On The Record: 486



Arcade Fire Reflektor

Considering they have ridden the line between restraint and drama since 2004’s classic debut Funeral, it’s no surprise that album number four finds Arcade Fire making a bloated, messy, but often compelling double album. Over the course of 75 minutes, the Canadian group merges their usual dynamics with a dance vibe inspired by a trip to Haiti and aided by production from LCD Soundsystem’s James Murphy. It’s trippy, confounding and often considerably compelling, with the songs referencing the story of Eurydice and Orpheus amid the extended dance grooves presaged by the opening title track (and leadoff single). Even the peppy musical moods fall back by the second half of the album, as the songs extend and a sense of quiet darkness overtakes the proceedings.












M.I.A. Matangi

When she emerged seemingly out of nowhere in 2005, M.I.A. was a remarkable breath of fresh air. Her multicultural approach to rap and hip-hop broke open a stale genre and ushered in a new generation of smart, confrontational artists. Eight years and three albums later, M.I.A. is in danger of being outstripped by those she inspired. Matangi isn’t a bad album by any stretch, but with a few exceptions (such as the stuttering, strutting lead single “Bring the Noize”) there is a bit of “going through the motions” here. She tries to recreate hit “Paper Planes” several times here, but none of those tunes have that tune’s striking mix of samples and vocals. The album feels tired – as if M.I.A. has lost her way.












Lady Gaga Artpop

The usual arc for an artist is to come out of the gates wearing their influences clearly on their sleeves. As they mature, more and more of their own voice emerges. The opposite is true for Gaga, who hid her Madonna influences behind a wall of eccentric musical and personal choices. As the shock has worn off, the devotion to Ms. Ciccone has grown more and more pronounced, to the point where Artpop could just be a lost album from Madonna. The problem is that it isn’t a particularly good lost album, working mainly in tired dance beats and platitudes no more sophisticated than “we should be together.” Artpop doesn’t just fail to shock like Lady Gaga’s earlier work – it completely fails to engage.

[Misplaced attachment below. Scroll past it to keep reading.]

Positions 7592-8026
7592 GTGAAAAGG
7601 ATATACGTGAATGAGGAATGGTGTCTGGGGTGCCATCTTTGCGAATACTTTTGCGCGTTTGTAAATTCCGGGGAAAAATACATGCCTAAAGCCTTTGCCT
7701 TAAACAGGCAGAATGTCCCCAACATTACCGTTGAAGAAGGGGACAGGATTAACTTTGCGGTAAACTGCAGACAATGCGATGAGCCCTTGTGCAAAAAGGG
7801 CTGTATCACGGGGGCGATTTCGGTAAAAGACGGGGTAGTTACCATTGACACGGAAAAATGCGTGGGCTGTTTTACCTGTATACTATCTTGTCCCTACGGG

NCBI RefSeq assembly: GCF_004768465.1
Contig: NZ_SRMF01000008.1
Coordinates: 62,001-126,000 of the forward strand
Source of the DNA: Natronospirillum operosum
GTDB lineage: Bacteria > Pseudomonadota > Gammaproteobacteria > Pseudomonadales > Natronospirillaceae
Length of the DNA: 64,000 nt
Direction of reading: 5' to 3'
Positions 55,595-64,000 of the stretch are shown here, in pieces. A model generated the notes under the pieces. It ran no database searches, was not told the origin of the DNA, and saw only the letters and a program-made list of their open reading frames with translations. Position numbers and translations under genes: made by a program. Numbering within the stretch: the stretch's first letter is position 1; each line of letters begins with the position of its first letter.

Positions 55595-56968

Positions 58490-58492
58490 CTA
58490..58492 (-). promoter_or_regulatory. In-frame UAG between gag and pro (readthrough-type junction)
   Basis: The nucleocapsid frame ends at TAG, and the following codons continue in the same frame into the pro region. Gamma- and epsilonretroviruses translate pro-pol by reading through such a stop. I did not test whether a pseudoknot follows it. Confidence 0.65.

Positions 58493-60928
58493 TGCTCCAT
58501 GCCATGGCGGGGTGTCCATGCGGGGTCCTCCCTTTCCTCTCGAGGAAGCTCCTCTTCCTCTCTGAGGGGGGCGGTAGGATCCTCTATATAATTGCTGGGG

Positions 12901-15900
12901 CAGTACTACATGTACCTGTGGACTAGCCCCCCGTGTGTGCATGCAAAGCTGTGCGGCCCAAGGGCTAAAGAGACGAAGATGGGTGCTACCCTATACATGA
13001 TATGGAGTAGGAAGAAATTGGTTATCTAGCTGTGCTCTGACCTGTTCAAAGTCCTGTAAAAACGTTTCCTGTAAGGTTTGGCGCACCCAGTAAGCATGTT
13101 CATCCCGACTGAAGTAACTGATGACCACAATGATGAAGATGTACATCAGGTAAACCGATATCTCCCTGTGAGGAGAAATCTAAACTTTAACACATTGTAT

Mason Jennings Always Been

Hanging out with music legends can rub off on any artist, even one as accomplished as Mason Jennings. A chat with Patti Smith led to “Patti and Robert” (about Smith’s relationship with Robert Mapplethorpe), a core track on Jennings’ latest impressive collection of mature, folk-tinged rock ‘n’ roll. The sense of intense self-examination and exploration that marks Smith’s work can be found throughout this collection. Jennings also embraces his rootsier side this time around, working with producer Bo Ramsey (Greg Brown and others) and a full band (including two of Ramsey’s sons from the Pines) that gives the whole album a warm, homespun vibe. Into that, the songwriter pours plenty of honesty in tunes like “Brand New Old Friend” that make this a consistent, compelling listen.

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